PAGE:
Limited options exist for women with nausea and vomiting of pregnancy (NVP) who cannot tolerate oral intake. Transdermal delivery of granisetron, a 5-hydroxytryptamine-3 receptor antagonist, provides an effective alternative for such patients.Objective:
The objective of this study was to evaluate the pharmacodynamics of granisetron administered intravenously (IV) and as a sustained release transdermal patch in women with NVP.Study Design:
We recruited 16 women with singleton gestation between 12 0/7-18 6/7 weeks who were receiving treatment for NVP and had a Pregnancy Unique Quantification of Emesis and Nausea (PUQE) score of ≥6. All consenting subjects received 1 mg of granisetron as an IV infusion over 5 minutes and blood was obtained prior to the infusion and at 10, 20, 30, and 60 minutes and at 2, 4, 6, 8, 12, and 24 hours after the start of the infusion. After a minimum washout of 48 hours after initiation of IV granisetron, a 52-cm2 granisetron patch (34.3 mg) was placed on the upper arm of all subjects for 7 days. Blood was drawn prior to patch placement and daily thereafter for 9 days. The subjects were evaluated daily. The PUQE score was obtained from these subjects prior to the IV infusion and daily for 2 days after and again prior to and daily for 9 days after patch placement.Results:
Complete data were available in 15 women after IV administration and 13 women after patch placement. One woman stopped participation during the IV infusion while data were not available in 2 additional women after patch placement due to noncompliance. Peak plasma granisetron concentrations after IV and transdermal administration were similar (˜10 ng/mL). Prior to IV administration of granisetron, the PUQE score was 8.6 ± 1.8 (mean ± SD). The PUQE scores were significantly reduced for the ensuing 2 days (P < .01). The PUQE score prior to patch placement was 7.6 ± 2.4. Scores were significantly (P < .001) reduced within 1 day of patch placement and stayed significantly reduced during the ensuing 6 days of patch placement. The patch was removed on the seventh day and PUQE scores increased significantly on the third day after patch removal. No serious side effects were reported either during IV administration or patch placement.Conclusion:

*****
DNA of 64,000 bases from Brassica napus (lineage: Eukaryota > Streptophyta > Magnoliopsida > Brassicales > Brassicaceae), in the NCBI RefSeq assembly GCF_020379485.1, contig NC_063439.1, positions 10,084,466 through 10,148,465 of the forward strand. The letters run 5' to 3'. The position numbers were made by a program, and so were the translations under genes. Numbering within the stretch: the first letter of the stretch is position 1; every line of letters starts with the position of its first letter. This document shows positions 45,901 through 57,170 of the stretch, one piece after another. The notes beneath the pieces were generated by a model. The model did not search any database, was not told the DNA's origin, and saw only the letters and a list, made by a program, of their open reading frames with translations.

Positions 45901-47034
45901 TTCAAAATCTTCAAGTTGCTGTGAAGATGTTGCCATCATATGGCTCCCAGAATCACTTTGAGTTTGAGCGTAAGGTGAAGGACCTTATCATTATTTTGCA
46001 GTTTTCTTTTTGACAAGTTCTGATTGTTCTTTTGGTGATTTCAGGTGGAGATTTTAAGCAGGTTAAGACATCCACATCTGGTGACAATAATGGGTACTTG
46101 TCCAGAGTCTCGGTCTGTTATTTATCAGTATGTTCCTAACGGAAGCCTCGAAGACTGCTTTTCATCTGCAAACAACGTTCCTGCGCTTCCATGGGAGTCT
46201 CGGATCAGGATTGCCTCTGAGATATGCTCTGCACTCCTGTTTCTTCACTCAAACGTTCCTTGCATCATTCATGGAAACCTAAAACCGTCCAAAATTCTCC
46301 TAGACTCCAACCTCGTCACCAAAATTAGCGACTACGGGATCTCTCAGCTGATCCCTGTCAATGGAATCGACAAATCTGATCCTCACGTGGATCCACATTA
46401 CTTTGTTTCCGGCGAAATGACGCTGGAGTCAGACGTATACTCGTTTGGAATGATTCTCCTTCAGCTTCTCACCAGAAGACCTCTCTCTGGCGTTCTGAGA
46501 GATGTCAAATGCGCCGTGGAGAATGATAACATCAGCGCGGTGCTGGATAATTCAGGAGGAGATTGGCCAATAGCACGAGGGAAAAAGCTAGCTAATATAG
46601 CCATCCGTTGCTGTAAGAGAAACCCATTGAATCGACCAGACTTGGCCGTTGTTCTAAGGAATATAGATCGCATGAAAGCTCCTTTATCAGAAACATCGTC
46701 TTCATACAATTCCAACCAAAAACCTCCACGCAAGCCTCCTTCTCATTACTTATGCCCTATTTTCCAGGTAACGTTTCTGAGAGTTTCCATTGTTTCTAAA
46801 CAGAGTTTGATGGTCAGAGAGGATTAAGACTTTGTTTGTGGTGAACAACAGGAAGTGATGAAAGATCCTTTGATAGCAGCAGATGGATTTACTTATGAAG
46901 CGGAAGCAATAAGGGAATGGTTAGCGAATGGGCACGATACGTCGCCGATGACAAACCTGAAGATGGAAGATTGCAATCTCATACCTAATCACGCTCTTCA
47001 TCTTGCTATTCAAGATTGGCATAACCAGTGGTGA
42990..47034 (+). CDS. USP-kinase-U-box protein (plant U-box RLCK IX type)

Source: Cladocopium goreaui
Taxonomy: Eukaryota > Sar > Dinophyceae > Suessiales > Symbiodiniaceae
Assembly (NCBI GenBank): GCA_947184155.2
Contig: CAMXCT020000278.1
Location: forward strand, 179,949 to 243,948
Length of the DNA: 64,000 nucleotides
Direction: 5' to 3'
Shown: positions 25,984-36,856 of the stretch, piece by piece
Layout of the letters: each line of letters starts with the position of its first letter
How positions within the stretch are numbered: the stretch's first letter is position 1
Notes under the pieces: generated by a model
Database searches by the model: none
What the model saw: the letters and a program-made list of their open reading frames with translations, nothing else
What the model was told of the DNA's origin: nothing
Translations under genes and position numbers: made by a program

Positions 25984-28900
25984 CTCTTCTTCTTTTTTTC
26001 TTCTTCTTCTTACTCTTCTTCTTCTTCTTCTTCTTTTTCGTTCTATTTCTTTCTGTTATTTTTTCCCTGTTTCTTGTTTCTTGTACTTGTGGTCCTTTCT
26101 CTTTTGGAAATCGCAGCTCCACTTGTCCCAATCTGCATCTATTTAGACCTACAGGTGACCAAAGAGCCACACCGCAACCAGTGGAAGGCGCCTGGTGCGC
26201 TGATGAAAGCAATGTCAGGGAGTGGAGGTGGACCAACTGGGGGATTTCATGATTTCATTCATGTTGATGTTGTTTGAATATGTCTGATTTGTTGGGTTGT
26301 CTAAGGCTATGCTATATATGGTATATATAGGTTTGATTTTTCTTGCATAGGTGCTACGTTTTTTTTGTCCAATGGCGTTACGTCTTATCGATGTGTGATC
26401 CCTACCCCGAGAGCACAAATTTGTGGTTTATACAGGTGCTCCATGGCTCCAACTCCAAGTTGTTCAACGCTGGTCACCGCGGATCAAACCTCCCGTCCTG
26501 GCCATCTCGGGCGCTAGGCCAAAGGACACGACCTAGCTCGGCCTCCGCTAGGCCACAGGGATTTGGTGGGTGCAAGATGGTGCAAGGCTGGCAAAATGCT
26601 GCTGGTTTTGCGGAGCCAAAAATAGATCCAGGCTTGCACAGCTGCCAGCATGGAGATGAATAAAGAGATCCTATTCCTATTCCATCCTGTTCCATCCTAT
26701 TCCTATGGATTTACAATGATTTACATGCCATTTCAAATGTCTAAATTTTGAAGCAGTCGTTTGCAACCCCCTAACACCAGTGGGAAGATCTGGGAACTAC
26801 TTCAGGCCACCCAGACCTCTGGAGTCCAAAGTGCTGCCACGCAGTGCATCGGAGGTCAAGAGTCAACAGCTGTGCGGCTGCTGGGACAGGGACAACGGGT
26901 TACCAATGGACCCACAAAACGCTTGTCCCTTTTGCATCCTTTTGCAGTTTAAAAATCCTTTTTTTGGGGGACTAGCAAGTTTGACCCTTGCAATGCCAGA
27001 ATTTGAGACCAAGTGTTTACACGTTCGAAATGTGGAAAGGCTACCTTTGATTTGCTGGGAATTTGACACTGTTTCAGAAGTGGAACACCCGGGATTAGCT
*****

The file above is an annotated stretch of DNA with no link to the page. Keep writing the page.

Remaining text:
Granisetron significantly improved symptoms of nausea and vomiting as gauged by the PUQE score. After IV infusion the reduction in PUQE score was observed within 1 day. When granisetron was administered as a patch, benefit likewise was seen within 1 day suggesting rapid absorption of the medication transdermally. The beneficial effect of transdermal granisetron on the PUQE score persisted for the entire 7 days during which the patch was in place. In this small cohort, the granisetron patch appeared to be efficacious in reducing the symptoms of nausea and vomiting. The patch provides another option for treating this disorder and may be particularly useful in women who cannot tolerate oral medications.